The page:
LAMSENIA, Indonesia, March 26 -- The tsunami that overwhelmed South Asia in December killed three times more women than men, and the resulting scarcity of female survivors has led to reports of forced marriages and rape, the British-based charity Oxfam International said Saturday.
Although official statistics do not provide the gender of victims, partial data indicates that many more women than men were among the more than 200,000 people killed or declared missing after the Dec. 26 tsunami devastated the coastlines of 11 countries around the Indian Ocean.
The impact on women was seen especially in Sri Lanka, Indonesia and India. Indonesia, the country hardest hit by the earthquake-generated tsunami, now has villages where men outnumber women 10-to-1.
"The tsunami has dealt a crushing blow to women and men across the region. In some villages it now appears that up to 80 percent of those killed were women," said Becky Buell, Oxfam's policy director. "This disproportionate impact will lead to problems for years to come unless everyone working on the aid effort addresses the issue now. We are already hearing about rapes, harassment and forced early marriages."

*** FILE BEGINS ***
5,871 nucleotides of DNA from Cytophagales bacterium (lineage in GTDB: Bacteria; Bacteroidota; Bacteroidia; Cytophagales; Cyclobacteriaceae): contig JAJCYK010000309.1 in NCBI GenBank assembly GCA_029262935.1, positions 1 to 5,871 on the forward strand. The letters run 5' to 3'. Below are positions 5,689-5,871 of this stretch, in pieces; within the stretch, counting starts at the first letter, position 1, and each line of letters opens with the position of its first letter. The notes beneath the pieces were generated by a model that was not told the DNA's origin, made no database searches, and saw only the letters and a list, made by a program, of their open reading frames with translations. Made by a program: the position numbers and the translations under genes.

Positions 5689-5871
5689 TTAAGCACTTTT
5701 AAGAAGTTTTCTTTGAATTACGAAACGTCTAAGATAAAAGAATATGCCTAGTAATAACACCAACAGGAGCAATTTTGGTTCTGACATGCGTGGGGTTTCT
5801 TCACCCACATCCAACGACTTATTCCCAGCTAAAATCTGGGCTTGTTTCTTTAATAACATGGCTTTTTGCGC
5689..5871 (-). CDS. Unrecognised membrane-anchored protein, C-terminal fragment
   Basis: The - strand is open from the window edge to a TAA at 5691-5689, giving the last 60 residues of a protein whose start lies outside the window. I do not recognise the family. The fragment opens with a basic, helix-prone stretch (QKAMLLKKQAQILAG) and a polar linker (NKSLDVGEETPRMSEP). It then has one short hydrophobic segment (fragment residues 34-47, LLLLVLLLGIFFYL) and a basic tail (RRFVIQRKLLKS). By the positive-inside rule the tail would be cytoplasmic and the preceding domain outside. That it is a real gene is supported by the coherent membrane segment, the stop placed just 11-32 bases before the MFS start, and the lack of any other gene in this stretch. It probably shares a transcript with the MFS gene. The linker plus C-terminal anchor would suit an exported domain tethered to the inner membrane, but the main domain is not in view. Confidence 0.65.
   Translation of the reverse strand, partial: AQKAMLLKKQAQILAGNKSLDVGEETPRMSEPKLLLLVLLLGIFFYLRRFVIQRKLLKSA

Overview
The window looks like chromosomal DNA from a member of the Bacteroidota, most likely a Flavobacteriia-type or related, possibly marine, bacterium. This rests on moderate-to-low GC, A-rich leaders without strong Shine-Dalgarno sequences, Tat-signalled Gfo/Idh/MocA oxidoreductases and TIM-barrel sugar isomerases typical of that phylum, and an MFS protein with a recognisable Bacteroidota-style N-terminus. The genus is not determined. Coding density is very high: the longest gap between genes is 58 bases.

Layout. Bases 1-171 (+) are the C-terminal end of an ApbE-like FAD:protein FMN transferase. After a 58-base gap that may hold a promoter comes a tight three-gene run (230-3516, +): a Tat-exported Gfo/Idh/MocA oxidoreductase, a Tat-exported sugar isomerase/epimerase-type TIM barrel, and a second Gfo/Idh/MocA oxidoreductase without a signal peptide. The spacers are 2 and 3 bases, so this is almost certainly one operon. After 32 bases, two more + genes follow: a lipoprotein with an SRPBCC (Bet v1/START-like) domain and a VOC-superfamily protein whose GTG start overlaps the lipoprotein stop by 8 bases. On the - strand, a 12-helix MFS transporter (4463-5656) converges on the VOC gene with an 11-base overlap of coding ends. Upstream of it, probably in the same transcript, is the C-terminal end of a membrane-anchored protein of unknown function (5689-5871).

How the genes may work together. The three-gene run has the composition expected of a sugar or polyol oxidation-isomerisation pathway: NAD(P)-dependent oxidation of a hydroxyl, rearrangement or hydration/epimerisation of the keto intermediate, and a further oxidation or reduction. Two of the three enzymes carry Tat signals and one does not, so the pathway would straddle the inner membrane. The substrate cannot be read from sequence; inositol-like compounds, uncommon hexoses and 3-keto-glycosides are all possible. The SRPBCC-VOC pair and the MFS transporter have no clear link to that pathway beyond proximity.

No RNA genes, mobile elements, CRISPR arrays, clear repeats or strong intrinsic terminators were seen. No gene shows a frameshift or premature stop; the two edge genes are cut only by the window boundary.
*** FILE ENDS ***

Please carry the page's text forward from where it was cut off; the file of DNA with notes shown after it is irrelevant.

The report concluded that women suffered disproportionately because they had a more difficult time outrunning the surging waters or they were at home while the men were out at sea fishing or in the fields working.
As a result, men now far outnumber women in crowded camps and scattered settlements, and the women are vulnerable to a range of abuses, the report said. Sri Lankan women have reportedly been sexually assaulted in camp toilets and domestic violence is on the rise, the report found.
According to Oxfam and activists, Indonesian women have been sexually harassed in camps, forced or rushed into marrying much older men and victimized by abusive Indonesian soldiers, who have strip-searched them.
"We know of at least three marriages in which women married older widowers. What we don't know is how forced it was," said Ines Smyth, gender adviser for Oxfam.
"When we asked them, they say they have an obligation to their family and were frightened for the future. If you lost everything you had, including your family, it's very difficult to refuse whatever is being offered, whether it's protection or the possibility of a house."
Indonesian activists say it is difficult to get women to talk about the abuse or report it to authorities. The few women left in coastal settlements interviewed said they were unaware of any abuse and they were focusing on rebuilding their lives.
The coast of the hard-hit province of Aceh is dotted with the remnants of villages dominated by widowers. Lamsenia, a once-thriving fishing and farming village of 833 on the west coast, now has only 35 women among its 158 survivors, and all but one of those women have moved elsewhere. Gampong Pandee, on the edge of the provincial capital Banda Aceh, was reduced from 1,139 people to 246 -- with only 20 women.